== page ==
The town is seeking grant funding to remediate environmental contamination associated with the textile mill. Upon being named special master, Dorsey said he was not certain that the property could be redeveloped because of the significant contamination, which he termed "a disaster," and fire safety issues. "It was not clear at the onset that this property would be developable or available for sale," he said.
Jason Parker, a former town planner and now a member of the Planning Board, questioned why the board hadn't been involved in discussions leading up to the sale. "The mill represents a hub in Bradford that is long hoped to be a form of economic regeneration for the community there," he said.
Parker noted that the subdivision had been enacted administratively with no input from the board. "Do we know this is the best use for Bradford and the town?" he asked.
Board member Justin Hopkins said he shared Parker's concerns. "This board has reviewed far less significant lot adjustments both in an advisory capacity to the Town Council and also as a matter of standard business," he said.
The Town Council has received periodic updates from Dorsey in private, closed-door executive sessions since Dorsey was appointed to serve as special master in the case.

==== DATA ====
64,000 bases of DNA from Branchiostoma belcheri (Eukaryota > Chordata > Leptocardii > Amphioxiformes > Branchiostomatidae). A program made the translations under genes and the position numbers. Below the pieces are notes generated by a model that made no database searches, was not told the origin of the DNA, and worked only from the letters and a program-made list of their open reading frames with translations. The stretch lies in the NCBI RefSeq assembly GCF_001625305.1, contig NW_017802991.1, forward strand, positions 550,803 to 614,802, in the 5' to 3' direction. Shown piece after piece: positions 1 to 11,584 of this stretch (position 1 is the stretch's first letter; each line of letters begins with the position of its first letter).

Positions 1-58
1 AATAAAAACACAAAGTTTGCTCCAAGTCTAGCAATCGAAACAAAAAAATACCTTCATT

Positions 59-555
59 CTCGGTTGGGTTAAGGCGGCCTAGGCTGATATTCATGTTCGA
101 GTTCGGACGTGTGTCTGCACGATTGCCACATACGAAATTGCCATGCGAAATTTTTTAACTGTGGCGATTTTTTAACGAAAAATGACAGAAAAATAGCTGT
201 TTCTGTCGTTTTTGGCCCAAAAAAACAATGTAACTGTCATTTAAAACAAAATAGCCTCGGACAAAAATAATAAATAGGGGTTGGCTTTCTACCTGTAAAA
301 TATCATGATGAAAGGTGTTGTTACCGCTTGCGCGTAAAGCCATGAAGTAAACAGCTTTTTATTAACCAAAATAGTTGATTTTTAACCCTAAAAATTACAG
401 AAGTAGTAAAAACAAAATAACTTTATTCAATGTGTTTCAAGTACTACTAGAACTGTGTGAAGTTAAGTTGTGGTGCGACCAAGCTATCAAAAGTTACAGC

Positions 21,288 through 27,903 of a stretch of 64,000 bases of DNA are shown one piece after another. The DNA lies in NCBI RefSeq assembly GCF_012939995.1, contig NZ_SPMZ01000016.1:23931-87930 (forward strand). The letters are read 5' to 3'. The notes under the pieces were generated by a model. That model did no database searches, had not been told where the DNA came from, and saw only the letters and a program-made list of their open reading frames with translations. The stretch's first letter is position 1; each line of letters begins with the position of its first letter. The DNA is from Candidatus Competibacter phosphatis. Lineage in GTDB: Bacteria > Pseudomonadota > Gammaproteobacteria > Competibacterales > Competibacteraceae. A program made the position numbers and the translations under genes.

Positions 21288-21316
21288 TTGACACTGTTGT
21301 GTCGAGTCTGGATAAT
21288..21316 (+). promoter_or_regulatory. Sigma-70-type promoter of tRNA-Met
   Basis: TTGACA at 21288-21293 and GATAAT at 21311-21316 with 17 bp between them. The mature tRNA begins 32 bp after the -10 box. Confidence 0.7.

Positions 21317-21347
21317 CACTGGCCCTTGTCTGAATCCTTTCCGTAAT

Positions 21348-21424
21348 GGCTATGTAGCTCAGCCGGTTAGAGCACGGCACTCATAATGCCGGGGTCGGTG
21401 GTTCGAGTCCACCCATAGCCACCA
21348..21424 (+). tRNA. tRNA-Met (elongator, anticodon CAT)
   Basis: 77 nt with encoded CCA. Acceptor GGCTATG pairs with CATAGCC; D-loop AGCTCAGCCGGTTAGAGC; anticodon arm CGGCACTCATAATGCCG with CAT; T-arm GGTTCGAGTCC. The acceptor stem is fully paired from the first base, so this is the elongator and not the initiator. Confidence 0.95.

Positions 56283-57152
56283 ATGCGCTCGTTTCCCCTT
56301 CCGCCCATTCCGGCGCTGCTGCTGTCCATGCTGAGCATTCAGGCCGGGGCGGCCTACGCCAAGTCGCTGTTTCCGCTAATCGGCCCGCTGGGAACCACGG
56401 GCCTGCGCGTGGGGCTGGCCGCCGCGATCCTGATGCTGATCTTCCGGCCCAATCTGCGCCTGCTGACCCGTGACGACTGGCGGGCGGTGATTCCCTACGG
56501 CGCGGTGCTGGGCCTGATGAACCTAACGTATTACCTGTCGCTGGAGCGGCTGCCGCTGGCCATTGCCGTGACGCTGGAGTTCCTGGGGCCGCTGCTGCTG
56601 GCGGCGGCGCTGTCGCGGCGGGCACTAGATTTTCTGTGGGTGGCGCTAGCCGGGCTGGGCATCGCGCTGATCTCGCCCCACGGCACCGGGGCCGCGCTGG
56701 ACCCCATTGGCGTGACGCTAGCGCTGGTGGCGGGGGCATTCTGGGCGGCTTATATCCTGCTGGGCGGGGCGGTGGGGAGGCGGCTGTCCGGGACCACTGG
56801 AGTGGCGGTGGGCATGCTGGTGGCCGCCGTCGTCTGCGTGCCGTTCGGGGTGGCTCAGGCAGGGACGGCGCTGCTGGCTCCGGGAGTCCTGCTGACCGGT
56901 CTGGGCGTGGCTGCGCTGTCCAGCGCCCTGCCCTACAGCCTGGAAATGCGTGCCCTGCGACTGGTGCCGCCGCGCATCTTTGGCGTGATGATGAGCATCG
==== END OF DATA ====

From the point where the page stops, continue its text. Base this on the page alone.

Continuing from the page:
Dorsey said he pursued the subdivision as a way to make it clear to potential developers that parts of the property could not be developed. He said that representatives of Rockingham Estate will likely be available to meet with the board in September or October.
"I understand the board's concerns but we're sort of in that gray space right now until the buyer can say, 'Here's what I'm going to do with it.' And in all fairness to them they need time to be able to do this," Dorsey said. The company understands it will have to work with the board to redevelop the property, he said.
Town Manager J. Mark Rooney said he had not met the Spencers but has talked to an intermediary working on their behalf. He said Rockingham Estate's conceptual plans call for a boat manufacturer that would employ 40 people, market rate apartments, and a restaurant overlooking the river. Rooney said the company has redeveloped old mills in Pawtucket and Connecticut.
The property was operated most recently as the Bradford Industrial Park by Nick Griseto, who previously ran Bradford Printing & Finishing on the property. Griseto also worked for Bradford Dyeing Association before it went out of business. The mill dates to 1910, when an English association bought the water rights and mill site, and built its signature sawtooth-roofed plant. It was later a supplier of textiles to the U.S. military.
The Sun has tried to obtain a copy of a report on the Phase 2 environmental assessment of the property. The town initially denied the request, saying the report was in draft form. The town later said the report had become Dorsey's property. He did not respond to a request for the report late last week.